The tiger was reportedly caught with a rope and abruptly dragged to the side of the tank.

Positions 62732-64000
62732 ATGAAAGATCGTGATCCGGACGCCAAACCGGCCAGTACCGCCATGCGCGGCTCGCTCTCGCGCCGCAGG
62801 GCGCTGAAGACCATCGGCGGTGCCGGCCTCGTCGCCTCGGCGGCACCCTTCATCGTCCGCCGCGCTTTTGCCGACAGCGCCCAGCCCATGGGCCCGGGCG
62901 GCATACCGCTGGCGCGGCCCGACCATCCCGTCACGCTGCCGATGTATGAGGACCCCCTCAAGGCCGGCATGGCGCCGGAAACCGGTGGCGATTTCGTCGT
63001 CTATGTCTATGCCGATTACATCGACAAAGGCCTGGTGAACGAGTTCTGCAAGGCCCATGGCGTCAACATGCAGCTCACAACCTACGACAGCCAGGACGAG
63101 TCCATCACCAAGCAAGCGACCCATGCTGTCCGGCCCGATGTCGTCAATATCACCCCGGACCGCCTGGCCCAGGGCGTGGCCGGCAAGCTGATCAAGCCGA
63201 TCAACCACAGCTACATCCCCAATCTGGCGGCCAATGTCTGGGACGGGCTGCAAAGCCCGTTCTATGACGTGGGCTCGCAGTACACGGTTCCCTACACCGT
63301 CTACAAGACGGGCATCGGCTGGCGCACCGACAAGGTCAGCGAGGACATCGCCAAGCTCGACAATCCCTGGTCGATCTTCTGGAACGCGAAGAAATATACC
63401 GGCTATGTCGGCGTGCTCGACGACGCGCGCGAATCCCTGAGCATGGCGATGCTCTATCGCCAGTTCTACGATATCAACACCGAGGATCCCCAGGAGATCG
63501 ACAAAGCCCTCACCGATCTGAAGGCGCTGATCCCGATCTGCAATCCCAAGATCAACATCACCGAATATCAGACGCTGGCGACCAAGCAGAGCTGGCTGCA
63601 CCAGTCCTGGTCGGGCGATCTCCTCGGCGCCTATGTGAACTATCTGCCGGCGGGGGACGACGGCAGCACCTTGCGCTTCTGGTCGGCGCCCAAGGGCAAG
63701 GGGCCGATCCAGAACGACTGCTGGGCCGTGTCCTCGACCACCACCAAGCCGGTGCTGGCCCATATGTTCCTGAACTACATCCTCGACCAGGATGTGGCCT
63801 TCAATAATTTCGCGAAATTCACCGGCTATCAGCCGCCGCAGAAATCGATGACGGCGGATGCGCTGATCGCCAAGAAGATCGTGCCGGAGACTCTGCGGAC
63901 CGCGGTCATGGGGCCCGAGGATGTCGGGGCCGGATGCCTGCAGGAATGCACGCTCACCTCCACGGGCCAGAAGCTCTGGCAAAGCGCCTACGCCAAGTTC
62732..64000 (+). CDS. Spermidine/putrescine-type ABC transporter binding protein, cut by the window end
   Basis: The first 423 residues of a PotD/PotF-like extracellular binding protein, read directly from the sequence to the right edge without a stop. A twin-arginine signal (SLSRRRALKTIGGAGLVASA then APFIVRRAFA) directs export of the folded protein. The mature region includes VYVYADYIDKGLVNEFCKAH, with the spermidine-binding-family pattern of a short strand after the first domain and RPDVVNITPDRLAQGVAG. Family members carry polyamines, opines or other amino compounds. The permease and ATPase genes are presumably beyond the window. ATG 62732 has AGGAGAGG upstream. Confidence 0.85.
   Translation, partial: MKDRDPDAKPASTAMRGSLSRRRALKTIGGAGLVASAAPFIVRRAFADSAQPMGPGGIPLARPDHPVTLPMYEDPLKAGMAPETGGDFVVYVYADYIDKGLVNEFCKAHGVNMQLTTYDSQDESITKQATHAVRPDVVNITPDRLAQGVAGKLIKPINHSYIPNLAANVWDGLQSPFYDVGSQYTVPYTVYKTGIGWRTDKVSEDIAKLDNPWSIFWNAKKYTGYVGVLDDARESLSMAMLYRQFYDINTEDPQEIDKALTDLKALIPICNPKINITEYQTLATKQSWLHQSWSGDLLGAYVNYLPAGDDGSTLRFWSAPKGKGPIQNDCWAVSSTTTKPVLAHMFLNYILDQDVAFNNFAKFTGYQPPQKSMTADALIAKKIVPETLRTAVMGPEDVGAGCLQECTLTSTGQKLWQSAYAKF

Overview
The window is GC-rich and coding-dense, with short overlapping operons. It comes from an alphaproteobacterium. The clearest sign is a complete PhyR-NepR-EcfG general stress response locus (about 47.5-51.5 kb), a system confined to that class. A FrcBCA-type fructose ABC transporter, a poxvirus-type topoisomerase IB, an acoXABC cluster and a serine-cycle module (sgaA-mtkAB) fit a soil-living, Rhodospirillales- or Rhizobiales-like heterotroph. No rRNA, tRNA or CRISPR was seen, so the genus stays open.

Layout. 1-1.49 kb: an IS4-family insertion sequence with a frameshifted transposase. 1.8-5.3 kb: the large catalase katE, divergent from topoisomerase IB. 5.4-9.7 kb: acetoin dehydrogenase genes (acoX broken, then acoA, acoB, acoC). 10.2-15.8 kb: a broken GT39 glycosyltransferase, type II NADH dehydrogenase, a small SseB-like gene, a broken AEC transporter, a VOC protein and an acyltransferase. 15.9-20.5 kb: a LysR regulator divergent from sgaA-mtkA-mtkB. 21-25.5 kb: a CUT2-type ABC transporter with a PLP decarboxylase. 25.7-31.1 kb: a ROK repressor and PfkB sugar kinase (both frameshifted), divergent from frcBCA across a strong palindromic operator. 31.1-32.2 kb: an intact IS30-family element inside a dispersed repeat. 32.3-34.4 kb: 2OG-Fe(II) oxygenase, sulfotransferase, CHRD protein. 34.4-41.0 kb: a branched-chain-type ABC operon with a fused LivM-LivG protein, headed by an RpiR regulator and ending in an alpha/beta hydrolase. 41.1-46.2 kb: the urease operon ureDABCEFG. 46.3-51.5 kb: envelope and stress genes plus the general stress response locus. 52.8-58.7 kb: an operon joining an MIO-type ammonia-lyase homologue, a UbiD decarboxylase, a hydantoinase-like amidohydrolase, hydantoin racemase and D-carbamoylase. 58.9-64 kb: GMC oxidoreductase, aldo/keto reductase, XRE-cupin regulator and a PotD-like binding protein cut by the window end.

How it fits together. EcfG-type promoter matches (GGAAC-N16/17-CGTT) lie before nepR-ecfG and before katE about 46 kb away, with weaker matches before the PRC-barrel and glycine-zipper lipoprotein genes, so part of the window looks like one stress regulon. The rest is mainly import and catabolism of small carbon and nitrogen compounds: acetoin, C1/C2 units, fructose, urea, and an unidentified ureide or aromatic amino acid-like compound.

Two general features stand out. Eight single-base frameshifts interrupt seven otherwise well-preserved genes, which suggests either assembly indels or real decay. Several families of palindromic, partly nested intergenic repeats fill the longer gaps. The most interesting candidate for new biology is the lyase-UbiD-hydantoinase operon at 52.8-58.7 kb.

The AHA was accused of not adequately protecting the animals on-set. In fact, the AHA witnessed that particular event and still permitted the film to claim that, “no animals were harmed in the making of this film.” This was exposed after an AHA email was leaked stating, “This one take with him just went really bad and he got lost trying to swim to the side. Damn near drowned... I think this goes without saying but don’t mention anything to anyone! Especially the office. Have downplayed the fuck out of it.” The AHA was also under extreme heat when the press discovered that while filming The Hobbit, a shocking 27 animals died from exhaustion, dehydration or drowning in 2011. One of the animal trainers on-set told the AHA about the deaths in 2012 and that he personally buried them and could provide them with their remains as proof. However, the AHA responded explaining that there “wasn’t enough evidence.” Despite these deaths, the AHA awarded The Hobbit with the carefully crafted claim, “monitored all of the significant animal action. No animals were harmed during such action.” Other reported animal cruelty and fatalities during filming include Disney’s 2006 film Eight Below, the 2006 comedy Failure to Launch, the 2011 comedy Zookeeper, and the classic adventure Pirates of the Caribbean in 2003. So, during the ending credits, if you see the claim, “No animals were harmed during the making of this film,” perhaps you shouldn’t believe it. Well, this is certainly easier said than done. It’s clear that the only real enforcer of animal rights in the film industry, the AHA, cannot be fully trusted to do their job. One of the best ways to ensure you’re supporting cruelty-free films is to simply do your research. If you do find out that one of your favourite movies contains animal cruelty, then perhaps you should stop supporting it! I believe the underlying message here is that we should all be more careful of what we watch. We live in a society that truly values film and television, but how does that affect our vibration? By watching a movie or a TV show, you’re exposing yourself to a certain vibration depending on how it was made and what the intention behind it was. Movies could be designed to educate you or they could be another form of mind control or propaganda. So, any movie-lovers out there, I’m not suggesting you stop watching films altogether, but be conscious of what you’re exposing yourself to and supporting! .